Researchers who discovered that some supposedly random gene mutations are not quite so random after all say their findings offer clues to the causes of autism and other disorders. The international team of scientists sequenced the complete genomes of identical twins with autism and their parents and found that the DNA sequence in some regions of the human genome is quite unstable and can mutate 10 times more frequently than the rest of the genome. Genes that are linked to autism and a number of other disorders have a particularly strong tendency to mutate, according to the study published Dec. 21 in the journal Cell. To read more, click here

Asperger's, Autism Not Linked to Violence: Experts

Despite media reports alleging that the gunman involved in the Connecticut school shootings had Asperger's syndrome, experts were quick to assert Sunday that there is no link between the condition -- a mild form of autism -- and violence. "There really is no evidence that links autism or Asperger's to violence," said Geraldine Dawson, chief science officer at the nonprofit advocacy group Autism Speaks and a professor of psychiatry at the University of North Carolina at Chapel Hill. There has been speculation that 20-year-old Adam Lanza, the gunman who perpetrated Friday's senseless massacre at an elementary school in Newton, Conn., had Asperger's, which is considered a high-functioning form of autism. To read more, click here

AASEP Logo

NASET MEMBER'S BENEFIT -

Board Certification in Special Education Available to NASET Members

Through an agreement with The American Academy of Special Education Professionals(AASEP), NASET members now have the opportunity to achieve AASEP Board Certification in Special Education - (B.C.S.E.) at a reduced fee.  AASEP Board Certification in Special Education - (B.C.S.E.) is a voluntary choice on the part of the candidate. The candidate for Board Certification wishes to demonstrate a commitment to excellence to employers, peers, administrators, other professionals, and parents. From the standpoint of the Academy, board certification will demonstrate the highest professional competency in the area of special education. Board Certification in Special Educationestablishes a much needed standard for professionals, across disciplines, who work with exceptional children.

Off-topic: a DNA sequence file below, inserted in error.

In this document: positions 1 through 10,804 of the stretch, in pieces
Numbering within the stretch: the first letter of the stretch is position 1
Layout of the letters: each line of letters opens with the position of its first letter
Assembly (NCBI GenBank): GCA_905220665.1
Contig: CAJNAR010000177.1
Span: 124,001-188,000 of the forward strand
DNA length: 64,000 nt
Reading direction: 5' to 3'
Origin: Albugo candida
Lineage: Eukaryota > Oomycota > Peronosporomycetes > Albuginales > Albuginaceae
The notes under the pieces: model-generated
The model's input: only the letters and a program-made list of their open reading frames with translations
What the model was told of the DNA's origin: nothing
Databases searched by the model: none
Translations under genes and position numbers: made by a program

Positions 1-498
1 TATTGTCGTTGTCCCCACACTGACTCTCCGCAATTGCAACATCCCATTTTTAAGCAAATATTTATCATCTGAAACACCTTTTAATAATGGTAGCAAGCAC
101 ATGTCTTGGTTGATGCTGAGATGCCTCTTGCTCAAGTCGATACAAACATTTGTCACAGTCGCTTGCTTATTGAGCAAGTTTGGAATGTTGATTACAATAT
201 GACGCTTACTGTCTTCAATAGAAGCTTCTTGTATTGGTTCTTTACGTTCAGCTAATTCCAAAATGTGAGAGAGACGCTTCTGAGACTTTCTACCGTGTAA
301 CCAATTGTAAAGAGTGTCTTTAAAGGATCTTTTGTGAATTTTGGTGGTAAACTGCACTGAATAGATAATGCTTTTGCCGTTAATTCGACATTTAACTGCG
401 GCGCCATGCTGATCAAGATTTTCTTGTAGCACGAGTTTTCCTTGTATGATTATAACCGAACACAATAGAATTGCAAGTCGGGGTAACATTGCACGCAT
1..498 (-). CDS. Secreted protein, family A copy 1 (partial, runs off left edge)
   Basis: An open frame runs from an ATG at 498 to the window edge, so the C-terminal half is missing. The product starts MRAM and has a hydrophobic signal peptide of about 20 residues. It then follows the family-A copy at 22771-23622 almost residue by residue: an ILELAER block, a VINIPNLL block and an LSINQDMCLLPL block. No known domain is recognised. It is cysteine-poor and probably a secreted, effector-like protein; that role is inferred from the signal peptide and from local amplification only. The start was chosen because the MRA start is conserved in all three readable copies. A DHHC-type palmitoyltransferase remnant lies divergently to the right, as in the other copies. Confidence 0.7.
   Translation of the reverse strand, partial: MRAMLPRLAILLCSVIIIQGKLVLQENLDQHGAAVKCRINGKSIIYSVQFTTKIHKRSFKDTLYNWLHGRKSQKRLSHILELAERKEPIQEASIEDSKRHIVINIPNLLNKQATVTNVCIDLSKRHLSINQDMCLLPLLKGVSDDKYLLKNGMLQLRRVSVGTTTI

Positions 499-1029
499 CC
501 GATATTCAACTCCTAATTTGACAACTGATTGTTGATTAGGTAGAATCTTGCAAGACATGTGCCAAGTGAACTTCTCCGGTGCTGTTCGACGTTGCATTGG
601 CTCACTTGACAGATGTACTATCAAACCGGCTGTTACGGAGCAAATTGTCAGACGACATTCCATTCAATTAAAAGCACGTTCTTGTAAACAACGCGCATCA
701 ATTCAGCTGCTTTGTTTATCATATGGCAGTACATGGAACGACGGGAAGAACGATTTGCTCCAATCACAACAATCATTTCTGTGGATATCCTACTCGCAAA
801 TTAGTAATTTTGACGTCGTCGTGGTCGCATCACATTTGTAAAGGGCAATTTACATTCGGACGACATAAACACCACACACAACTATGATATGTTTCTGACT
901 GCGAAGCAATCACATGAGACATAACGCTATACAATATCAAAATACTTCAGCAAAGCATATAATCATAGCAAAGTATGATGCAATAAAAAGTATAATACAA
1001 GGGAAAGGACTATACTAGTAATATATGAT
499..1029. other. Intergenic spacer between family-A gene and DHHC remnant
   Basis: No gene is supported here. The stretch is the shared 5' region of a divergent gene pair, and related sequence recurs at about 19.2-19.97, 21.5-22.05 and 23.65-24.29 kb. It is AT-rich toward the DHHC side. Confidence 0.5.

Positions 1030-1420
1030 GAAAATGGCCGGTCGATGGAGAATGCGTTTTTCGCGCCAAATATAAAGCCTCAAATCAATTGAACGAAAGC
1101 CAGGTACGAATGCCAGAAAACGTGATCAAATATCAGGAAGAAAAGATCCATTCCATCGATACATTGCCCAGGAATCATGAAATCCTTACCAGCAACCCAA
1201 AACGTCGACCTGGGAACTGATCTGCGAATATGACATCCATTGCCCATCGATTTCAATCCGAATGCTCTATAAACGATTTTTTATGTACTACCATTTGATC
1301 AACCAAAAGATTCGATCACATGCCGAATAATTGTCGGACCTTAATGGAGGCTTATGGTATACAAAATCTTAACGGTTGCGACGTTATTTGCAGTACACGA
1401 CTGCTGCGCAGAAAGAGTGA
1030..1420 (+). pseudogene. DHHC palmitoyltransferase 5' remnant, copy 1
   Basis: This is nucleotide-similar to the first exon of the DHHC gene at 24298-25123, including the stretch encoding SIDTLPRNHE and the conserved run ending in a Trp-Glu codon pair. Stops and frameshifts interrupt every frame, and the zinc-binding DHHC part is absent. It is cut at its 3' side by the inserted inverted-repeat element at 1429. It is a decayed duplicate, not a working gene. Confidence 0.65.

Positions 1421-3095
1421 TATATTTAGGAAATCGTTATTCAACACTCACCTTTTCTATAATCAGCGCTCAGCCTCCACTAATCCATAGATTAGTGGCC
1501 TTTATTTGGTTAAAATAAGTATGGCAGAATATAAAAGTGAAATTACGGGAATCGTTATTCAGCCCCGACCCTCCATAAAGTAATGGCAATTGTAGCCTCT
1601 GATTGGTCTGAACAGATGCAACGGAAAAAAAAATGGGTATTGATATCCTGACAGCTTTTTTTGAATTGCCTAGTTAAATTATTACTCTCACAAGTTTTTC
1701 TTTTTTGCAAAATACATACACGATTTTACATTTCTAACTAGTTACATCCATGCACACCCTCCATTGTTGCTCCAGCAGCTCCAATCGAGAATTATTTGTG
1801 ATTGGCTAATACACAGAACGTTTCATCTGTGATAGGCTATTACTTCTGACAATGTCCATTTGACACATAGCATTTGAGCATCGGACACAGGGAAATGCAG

For more information on Board Certification in Special Education, click here

Motivation and Study, Not IQ, Are Keys to Kids' Math Success

Do you believe you're not good at math? A new study suggests that with motivation and good teaching strategies, even those who are convinced they'll never be facile with figures can succeed in mathematics. Innate intelligence -- as defined by IQ tests -- may provide a head start, but it's learning skills and determination that ultimately add up to success, according to the new research. "The critical determinant of growth in achievement is not how smart you are, but how motivated you are and how you study," said lead study author Kou Murayama, a postdoctoral fellow at the University of California, Los Angeles. "Intrinsic motivation promotes long-term growth in math achievement." To read more, click here

In Shooting's Aftermath, Autism Backlash Feared

Among the lingering effects of the deadly school shooting in Newtown, Conn. could be a host of misconceptions about autism and that has many touched by the developmental disorder worried. Autism advocacy groups are reporting dramatic spikes in calls, emails and website visits a week after 26 people were killed at Sandy Hook Elementary School. The gunman in the case, Adam Lanza, 20, was reportedly diagnosed with Asperger's syndrome. Citing several studies on the disorder, experts say that autism is in no way linked to the type of planned violence Lanza displayed. But a slew of media outlets in the initial aftermath of the shooting suggested otherwise. Now advocates are concerned that the impact of the misleading reports could be a lasting one. To read more, click here

Early Language Skills Reduce Preschool Tantrums, Study Finds

Toddlers who have more developed language skills are less likely to throw temper tantrums by the time they begin preschool, according to a new study. This is likely because they are better able to talk about their frustrations, according to researchers, from Pennsylvania State University. They followed 120 predominately white children from the ages of 18 months to 4 years and measured their language skills and their ability to cope with frustration.

In one test, for example, the children's ability to control their anger was observed as they had to wait eight minutes before opening a gift while their mothers completed a questionnaire. To read more, click here


Feds Warn School Over Shock Therapy

The U.S. Food and Drug Administration is warning a Massachusetts school over its use of a controversial skin-shock therapy with students who have disabilities. In a letter sent to the Judge Rotenberg Educational Center earlier this month, FDA officials said the devices used to administer electric shocks at the school "violate the Federal Food, Drug, and Cosmetic Act (Act) because your facility has failed to obtain FDA clearance or approval." The school, which serves children with developmental disabilities as well as those with behavioral and emotional problems, has come under fire for years from disability advocates who say that using electric shocks to address behavior issues is inhumane. However, some parents and former students have defended the school arguing that the approach is effective. To read more, click here